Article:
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May I Quote You on That?

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A guide to English grammar and usage for the twenty-first century, pairing grammar rules with interesting and humorous quotations from American popular culture.

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Academic Paper

Title: Children's referential understanding of novel words and parent labeling behaviors: similarities across children with and without autism spectrum disorders
Author: Hanady Bani Hani
Institution: McGill University
Author: Ana Maria Gonzalez-Barrero
Institution: McGill University
Author: Aparna S. Nadig
Institution: McGill University
Linguistic Field: Language Acquisition; Pragmatics
Abstract: This study examined two facets of the use of social cues for early word learning in parent–child dyads, where children had an Autism Spectrum Disorder (ASD) or were typically developing. In Experiment 1, we investigated word learning and generalization by children with ASD (age range: 3;01–6;02) and typically developing children (age range: 1;02–4;09) who were matched on language ability. In Experiment 2, we examined verbal and non-verbal parental labeling behaviors. First, we found that both groups were similarly able to learn a novel label using social cues alone, and to generalize this label to other representations of the object. Children who utilized social cues for word learning had higher language levels. Second, we found that parental cues used to introduce object labels were strikingly similar across groups. Moreover, parents in both groups adapted labeling behavior to their child's language level, though this surfaced in different ways across groups.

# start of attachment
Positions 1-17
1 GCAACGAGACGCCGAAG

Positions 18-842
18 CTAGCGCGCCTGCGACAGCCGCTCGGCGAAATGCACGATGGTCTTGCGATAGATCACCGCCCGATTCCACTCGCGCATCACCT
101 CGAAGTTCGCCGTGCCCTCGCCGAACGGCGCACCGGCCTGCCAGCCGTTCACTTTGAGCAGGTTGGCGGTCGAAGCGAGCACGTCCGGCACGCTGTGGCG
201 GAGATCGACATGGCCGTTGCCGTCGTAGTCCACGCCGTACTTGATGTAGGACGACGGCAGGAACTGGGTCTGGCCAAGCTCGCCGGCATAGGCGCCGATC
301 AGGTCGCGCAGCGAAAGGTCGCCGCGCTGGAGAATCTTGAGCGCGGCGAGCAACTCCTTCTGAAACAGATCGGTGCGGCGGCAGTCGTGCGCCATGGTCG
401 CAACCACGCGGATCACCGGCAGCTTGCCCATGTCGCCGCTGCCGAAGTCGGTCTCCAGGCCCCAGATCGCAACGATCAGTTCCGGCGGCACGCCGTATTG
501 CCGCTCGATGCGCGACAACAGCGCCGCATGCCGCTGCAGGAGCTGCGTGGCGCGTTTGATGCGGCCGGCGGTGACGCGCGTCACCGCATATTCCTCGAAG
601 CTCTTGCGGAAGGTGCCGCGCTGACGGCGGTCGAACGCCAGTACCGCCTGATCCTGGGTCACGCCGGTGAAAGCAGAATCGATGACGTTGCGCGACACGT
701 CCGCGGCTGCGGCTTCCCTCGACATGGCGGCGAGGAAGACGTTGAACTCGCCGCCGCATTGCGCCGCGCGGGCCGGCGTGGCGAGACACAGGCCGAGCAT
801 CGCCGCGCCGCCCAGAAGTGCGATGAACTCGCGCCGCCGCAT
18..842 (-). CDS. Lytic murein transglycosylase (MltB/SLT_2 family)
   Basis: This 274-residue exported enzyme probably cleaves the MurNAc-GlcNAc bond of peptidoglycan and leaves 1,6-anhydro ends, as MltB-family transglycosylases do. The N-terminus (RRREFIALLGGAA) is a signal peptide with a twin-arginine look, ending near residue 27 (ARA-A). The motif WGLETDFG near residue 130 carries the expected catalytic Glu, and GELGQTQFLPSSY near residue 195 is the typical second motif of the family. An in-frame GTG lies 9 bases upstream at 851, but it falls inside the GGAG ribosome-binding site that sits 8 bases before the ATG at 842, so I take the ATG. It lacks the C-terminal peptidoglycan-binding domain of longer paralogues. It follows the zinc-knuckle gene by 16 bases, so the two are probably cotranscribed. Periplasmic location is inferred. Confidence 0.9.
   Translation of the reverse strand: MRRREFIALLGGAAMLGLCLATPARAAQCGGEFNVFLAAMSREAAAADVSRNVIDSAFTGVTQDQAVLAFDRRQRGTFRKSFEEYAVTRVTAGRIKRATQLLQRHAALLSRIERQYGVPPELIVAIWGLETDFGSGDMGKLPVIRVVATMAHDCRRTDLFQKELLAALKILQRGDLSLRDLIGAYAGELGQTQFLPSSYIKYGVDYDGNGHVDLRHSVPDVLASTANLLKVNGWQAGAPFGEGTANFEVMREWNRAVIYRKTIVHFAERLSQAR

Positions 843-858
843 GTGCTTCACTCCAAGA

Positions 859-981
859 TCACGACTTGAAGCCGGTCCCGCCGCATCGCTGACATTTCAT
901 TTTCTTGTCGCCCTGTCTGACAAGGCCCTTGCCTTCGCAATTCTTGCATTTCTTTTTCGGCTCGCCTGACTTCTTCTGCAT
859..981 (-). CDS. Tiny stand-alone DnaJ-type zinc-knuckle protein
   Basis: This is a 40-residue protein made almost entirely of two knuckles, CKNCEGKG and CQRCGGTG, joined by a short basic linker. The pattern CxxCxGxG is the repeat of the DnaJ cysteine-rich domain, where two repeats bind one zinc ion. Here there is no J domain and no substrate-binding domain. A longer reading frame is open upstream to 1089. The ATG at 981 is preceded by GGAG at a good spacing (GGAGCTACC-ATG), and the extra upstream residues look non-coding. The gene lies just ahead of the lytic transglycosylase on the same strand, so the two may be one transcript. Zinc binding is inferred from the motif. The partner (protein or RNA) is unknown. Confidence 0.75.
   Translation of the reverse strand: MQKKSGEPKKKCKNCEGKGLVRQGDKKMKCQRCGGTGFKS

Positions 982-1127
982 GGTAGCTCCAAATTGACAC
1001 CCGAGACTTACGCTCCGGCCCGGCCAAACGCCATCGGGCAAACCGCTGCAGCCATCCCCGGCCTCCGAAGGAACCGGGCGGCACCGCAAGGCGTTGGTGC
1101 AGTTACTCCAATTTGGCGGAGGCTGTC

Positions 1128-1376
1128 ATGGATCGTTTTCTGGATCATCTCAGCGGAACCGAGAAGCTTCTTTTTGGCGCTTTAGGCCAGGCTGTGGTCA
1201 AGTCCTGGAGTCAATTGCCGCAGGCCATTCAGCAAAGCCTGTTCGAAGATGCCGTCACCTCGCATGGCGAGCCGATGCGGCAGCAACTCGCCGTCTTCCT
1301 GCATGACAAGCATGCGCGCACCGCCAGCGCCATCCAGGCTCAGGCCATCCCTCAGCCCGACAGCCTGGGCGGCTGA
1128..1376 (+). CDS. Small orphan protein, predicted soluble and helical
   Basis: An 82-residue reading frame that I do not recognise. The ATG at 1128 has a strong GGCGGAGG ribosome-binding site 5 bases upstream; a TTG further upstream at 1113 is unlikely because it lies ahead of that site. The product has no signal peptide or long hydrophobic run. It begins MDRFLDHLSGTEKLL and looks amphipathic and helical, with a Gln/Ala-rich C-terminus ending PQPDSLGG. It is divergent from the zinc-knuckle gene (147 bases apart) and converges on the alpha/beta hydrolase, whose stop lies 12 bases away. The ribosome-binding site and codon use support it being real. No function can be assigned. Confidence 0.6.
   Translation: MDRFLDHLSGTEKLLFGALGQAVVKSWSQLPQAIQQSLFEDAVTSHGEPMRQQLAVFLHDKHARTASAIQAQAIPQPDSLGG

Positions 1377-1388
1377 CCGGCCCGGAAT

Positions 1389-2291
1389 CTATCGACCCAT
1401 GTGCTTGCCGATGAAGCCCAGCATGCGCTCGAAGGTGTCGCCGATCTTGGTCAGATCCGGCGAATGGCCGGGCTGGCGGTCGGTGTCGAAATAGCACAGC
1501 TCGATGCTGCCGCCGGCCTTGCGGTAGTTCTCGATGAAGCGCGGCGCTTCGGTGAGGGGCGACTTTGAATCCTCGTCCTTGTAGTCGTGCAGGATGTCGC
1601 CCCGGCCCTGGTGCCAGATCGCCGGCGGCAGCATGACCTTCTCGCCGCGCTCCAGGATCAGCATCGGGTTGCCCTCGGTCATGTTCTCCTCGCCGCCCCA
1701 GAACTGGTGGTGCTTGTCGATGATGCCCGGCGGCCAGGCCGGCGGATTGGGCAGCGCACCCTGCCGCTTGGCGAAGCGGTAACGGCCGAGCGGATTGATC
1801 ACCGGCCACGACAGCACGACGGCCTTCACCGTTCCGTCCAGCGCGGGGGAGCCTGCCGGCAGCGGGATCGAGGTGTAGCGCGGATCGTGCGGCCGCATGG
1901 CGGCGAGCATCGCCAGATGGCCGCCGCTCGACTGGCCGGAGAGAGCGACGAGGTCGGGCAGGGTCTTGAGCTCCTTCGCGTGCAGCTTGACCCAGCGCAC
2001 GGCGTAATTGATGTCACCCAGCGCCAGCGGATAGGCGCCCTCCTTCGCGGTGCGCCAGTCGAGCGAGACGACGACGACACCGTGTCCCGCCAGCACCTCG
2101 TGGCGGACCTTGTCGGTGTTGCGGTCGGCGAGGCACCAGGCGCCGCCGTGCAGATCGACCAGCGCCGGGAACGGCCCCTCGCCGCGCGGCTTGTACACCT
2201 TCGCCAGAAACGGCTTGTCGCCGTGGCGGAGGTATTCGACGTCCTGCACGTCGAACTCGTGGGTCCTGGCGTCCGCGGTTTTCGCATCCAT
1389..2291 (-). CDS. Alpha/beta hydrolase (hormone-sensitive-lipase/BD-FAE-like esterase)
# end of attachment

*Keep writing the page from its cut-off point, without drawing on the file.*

This article appears IN Journal of Child Language Vol. 40, Issue 5, which you can READ on Cambridge's site or on LINGUIST .

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